Avoiding Social Media Fallouts with Well-Crafted Guidelines

Angry Mean Face

Image by chexed via Flickr

How many times have you logged on to Facebook or Twitter and found some friend complaining about his work, client or employer?

Now imagine if you find out that this gripe was about your company and the friend who let out the offending status message or tweet was your employee?

Even if the gripe was not directed at you or your company, it could damage a client of yours.  And because it is fairly easy for people to share that particular post, take a screenshot and upload it to third party sites, and even for search engines to have a copy of the offending content, that gripe could easily become a reputation nightmare for your company.

Social media guidelines help you and your employees know the boundaries of what they could say about the company and your clients online.  It can also help your employees know how to behave.

Some reminders on how to formulate your social media guidelines:

1. Know your goals. Social media, it seems, is a part of every progressive company.  It helps disseminate information to people within and outside your organization, it helps with customer service, it helps to have people’s questions answered quickly.  Before you create guidelines for your social media usage, you should have these goals in mind.

2. Empower everyone to contribute. When formulating your policies, form a team that involves a cross section of employees, from the rank and file to the top executives, to those who man your official social media accounts.  Everyone in your company should be represented.  This would ensure that everyone is updated and involved in formulating policy.  Plus, it would make training others easier.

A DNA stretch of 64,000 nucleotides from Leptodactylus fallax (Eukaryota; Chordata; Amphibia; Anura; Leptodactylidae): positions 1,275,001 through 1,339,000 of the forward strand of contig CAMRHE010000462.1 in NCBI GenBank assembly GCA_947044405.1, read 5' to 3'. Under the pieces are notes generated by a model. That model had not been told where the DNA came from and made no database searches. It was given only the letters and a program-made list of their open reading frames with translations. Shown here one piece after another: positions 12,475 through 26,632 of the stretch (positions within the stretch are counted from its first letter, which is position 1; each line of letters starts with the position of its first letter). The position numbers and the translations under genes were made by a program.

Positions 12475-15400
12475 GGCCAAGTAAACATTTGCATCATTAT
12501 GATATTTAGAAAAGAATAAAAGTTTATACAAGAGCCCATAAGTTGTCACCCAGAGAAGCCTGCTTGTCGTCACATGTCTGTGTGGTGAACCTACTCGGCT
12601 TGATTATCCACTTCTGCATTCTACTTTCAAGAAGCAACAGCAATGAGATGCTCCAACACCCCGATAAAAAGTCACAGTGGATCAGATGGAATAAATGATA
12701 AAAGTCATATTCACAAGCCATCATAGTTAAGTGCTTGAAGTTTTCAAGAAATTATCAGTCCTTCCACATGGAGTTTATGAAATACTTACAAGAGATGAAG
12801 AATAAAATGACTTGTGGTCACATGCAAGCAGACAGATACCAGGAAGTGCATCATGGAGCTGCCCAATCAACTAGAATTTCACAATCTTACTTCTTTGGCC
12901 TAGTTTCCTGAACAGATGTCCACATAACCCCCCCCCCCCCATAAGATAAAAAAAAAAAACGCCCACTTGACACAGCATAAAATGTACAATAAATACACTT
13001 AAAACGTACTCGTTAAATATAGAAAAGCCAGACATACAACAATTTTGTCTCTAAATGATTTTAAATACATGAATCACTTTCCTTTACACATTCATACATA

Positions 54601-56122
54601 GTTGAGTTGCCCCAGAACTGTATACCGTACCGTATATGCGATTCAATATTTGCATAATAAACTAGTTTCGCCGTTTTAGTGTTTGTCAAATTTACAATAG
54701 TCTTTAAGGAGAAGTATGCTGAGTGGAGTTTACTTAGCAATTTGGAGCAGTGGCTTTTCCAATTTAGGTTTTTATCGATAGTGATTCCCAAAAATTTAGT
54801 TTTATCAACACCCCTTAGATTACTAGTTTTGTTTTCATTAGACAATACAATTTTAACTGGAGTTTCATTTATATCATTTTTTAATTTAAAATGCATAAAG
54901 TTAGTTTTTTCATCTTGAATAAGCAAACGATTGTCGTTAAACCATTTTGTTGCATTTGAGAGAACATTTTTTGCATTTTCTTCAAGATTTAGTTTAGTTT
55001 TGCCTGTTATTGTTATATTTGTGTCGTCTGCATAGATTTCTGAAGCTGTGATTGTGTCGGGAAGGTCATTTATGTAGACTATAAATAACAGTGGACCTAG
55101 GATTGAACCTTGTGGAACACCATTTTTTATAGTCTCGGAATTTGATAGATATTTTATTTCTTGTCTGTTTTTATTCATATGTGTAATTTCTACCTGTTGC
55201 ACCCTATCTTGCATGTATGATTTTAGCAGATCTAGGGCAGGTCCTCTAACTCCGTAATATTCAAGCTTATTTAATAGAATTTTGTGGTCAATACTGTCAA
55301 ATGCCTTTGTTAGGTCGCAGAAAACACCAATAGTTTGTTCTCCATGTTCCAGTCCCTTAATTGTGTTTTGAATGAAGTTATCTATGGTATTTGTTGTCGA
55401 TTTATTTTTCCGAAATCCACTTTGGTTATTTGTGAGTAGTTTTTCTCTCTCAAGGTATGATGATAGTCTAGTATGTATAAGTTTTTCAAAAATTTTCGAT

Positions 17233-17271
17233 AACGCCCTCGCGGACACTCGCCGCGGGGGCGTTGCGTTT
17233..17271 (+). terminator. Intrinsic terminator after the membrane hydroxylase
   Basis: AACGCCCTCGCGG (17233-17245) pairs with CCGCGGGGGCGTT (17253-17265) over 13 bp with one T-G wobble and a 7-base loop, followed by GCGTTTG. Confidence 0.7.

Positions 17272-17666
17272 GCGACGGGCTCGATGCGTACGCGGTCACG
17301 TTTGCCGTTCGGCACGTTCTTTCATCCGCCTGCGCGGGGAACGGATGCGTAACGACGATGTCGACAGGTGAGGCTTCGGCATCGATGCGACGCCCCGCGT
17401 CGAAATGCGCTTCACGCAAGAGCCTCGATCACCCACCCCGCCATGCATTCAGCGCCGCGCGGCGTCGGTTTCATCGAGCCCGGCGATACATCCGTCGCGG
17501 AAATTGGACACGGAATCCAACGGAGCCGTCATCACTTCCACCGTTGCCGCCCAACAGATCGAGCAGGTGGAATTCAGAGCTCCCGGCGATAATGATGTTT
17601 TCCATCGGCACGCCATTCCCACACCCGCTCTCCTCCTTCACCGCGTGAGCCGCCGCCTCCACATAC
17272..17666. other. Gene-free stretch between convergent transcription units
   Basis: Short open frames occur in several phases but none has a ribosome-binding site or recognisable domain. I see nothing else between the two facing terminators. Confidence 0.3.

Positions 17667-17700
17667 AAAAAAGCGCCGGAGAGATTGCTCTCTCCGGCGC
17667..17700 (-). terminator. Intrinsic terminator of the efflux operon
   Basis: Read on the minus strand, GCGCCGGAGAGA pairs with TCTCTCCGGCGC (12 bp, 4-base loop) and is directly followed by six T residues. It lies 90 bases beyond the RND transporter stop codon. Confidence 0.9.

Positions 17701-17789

3. Allow for changes. While making sure that your social media guidelines fully outline the responsibilities and expectations you have for everyone involved, the policy itself should have room for growth and change.  This is because social media is a very dynamic area and the only way to keep on top of it is to be ready to embrace changes.

4. Put respect at the center of every action. This goes whether the employee posting is using the company’s social media sites or their own personal social media accounts.

5. Some typical provisions that others have included in their own guidelines:

• Check twice before pressing that submit button.  Check for profanity, discriminatory remarks, insults and anything you would not want your own mother to read.  When in doubt about a message, don’t post it.

• Politely disagree with somebody and politely respond when necessary.

• When posting something about the competitor, make sure that you have your facts checked and that you have obtained prior approval from your superiors to post it.

• When posting for yourself, include a disclaimer to that effect. When posting in behalf of the company, identify yourself and state your position in the company.

• Admit to your mistakes and humbly apologize.

• Avoid posting anything about the company that should not be made known.  Secret files, private business matters, legal matters or anything that has to do with an ongoing litigation, do not have a place on social media sites.

• Do not plagiarize.  If you want to reprint an article, then get permission from the original author before doing so.

 

SEO Inc., a southern California based Search Engine Optimization Company, ensures they follow best practice guidelines whenever they undertake any Social Media Marketing campaign.

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About Nikki

Author of many 30 Day Blogging Challenges, Nikki spends her time helping small businesses with Internet Marketing and Social Media Marketing. With 17 years of experience, she hasn't yet found someone she couldn't help to get more business from their website.

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  1. Interesting post. Thanks for it.

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